Nick and I are the resident TTAG aviation geeks. Nick’s actually doing something about it by getting his pilot’s license, while I stare longingly at the skies, reading every aviation publication I can find. I regularly check out Foxtrot Alpha as part of that search which is how I happened along the story of Twilight Tear, a P-51 Mustang with six real-life, functional machine guns mounted in the wings . . .
According to the EAA article on the plane, owner and warbird collector Ron Fagen wasn’t just satisfied to have a restored P-51. I mean, with so many out there, how’s a guy supposed to differentiate himself? And given the illustrious pedigree of Twilight Tear, I understand Ron’s desire to restore it to functional condition. From EAA’s report on it
Fagan jumped through all the bureaucratic hoops needed to acquire a license from the ATF as a machine gun manufacturer so he could restore a set of six Browning .50-caliber guns. With help from a Minnesota National Guard expert and cooperation from local law enforcement, they jacked up the Mustang’s tail and fired the guns into a berm at 75 yards on a range built by Fagen’s excavation company. You can watch the video on a screen alongside the airplane here at AirVenture.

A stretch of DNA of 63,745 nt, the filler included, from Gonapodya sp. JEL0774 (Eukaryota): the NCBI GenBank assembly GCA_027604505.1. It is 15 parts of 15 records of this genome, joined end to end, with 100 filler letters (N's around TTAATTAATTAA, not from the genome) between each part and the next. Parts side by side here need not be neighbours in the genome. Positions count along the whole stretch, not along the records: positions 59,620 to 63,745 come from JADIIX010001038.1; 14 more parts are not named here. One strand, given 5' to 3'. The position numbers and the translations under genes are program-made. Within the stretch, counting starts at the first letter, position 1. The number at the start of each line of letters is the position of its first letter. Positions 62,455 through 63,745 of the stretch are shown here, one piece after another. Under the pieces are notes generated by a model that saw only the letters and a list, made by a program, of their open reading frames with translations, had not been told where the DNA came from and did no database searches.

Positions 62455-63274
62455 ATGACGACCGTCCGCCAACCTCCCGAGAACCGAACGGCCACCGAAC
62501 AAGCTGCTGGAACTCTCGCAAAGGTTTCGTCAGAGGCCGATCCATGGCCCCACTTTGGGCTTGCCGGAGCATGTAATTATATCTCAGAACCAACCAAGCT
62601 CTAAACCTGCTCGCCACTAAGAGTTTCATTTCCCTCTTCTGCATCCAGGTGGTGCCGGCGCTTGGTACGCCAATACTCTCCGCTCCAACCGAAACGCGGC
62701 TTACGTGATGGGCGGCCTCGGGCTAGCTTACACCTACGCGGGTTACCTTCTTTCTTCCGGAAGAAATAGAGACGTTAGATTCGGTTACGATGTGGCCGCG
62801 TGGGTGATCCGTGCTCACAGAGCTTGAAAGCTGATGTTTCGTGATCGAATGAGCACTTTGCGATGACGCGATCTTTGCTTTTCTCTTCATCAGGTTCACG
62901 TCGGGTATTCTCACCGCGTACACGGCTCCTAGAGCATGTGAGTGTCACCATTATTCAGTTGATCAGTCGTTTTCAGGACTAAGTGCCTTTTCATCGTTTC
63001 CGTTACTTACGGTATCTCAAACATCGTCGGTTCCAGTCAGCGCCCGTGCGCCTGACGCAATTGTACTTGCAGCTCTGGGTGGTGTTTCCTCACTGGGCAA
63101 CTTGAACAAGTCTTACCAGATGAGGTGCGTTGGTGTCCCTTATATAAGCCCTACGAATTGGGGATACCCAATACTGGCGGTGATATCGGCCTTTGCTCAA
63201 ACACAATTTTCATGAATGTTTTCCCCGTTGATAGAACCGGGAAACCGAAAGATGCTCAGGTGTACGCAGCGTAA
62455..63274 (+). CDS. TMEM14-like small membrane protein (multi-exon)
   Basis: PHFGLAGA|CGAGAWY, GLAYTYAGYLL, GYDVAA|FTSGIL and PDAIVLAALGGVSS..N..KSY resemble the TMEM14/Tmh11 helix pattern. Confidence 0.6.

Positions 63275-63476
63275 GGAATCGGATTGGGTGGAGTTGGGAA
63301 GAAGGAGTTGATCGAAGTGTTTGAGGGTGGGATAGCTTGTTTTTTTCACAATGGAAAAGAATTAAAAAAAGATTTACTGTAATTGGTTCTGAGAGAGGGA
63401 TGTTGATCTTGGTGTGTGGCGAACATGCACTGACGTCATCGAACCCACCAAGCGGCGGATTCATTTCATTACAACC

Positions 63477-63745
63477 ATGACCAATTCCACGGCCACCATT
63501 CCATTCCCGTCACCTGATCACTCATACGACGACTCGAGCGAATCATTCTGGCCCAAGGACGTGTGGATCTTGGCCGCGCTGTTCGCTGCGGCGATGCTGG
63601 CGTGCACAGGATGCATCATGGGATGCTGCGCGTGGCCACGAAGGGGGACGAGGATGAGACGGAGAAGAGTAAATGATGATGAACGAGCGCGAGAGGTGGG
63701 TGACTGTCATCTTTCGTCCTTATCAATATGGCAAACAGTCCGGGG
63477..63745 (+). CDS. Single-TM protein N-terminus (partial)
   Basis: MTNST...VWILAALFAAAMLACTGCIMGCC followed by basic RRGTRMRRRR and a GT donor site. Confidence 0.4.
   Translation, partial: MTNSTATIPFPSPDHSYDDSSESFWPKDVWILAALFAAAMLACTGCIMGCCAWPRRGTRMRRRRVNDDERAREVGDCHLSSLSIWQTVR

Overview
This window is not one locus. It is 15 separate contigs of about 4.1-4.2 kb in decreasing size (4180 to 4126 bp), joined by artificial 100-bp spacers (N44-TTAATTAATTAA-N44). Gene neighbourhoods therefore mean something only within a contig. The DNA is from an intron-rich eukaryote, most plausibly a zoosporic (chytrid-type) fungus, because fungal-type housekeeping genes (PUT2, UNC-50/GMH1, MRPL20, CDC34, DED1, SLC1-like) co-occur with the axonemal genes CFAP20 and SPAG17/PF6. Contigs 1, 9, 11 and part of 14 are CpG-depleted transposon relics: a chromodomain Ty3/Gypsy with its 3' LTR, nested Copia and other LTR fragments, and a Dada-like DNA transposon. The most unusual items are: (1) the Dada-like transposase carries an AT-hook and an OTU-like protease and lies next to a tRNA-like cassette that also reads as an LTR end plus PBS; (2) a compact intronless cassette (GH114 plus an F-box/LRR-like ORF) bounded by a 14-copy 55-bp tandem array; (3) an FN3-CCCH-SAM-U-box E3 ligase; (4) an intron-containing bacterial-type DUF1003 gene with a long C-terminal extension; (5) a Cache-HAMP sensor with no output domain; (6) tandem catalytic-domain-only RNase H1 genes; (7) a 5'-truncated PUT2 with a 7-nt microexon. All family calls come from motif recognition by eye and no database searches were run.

It looks just like the old films of boresighting Mustang guns during the war, only in color. The banner “target” is also on display next to Twilight Tear, complete with all the half-inch bullet holes.
But the guns you see here in Twilight Tear’s wings are not the real ones. ATF rules are much stricter once the airplane leaves the ground. So Fagen has aluminum replica Brownings installed in the wings, and the real .50 calibers stayed home in Minnesota under lock and key.
In discussions with non gun and non aviation folks, I’ve pointed out on numerous occasions that being an airplane guy is not for the meek of heart or the light of wallet. If being a gun collector is a sickness, being an airplane collector is a disease. If you met a guy who spent a million dollars on a gun collection, he’d have a pretty serious collection. The same money wouldn’t even buy half of a P-51. Not to mention the fact that hourly operating costs are in excess of several thousand dollars per hour.
All that said, I guess it isn’t really that hard to imagine that with several million dollars sunk in the project, Mr. Fagen wouldn’t pop the extra couple hundred thousand to get six real machine guns, the food to feed them, and file the necessary paperwork with the ATF to manufacture machine guns. All that work, and he can’t even take the guns up in the air. Which is a damn shame because I can think of one person offhand with a couple sections of land in West Texas that would gladly let him do some strafing runs with those big guns a blazing.
I’m super jealous of this whole project. Everything I love wrapped up in one neat, tidy, fast, soaring package. My hat’s off to you Mr. Fagen. I hope you get to show off your plane to as many WWII vets as time and money allow. I imagine seeing those six guns humming would surely bring a tear to the eyes of a few crusty vets.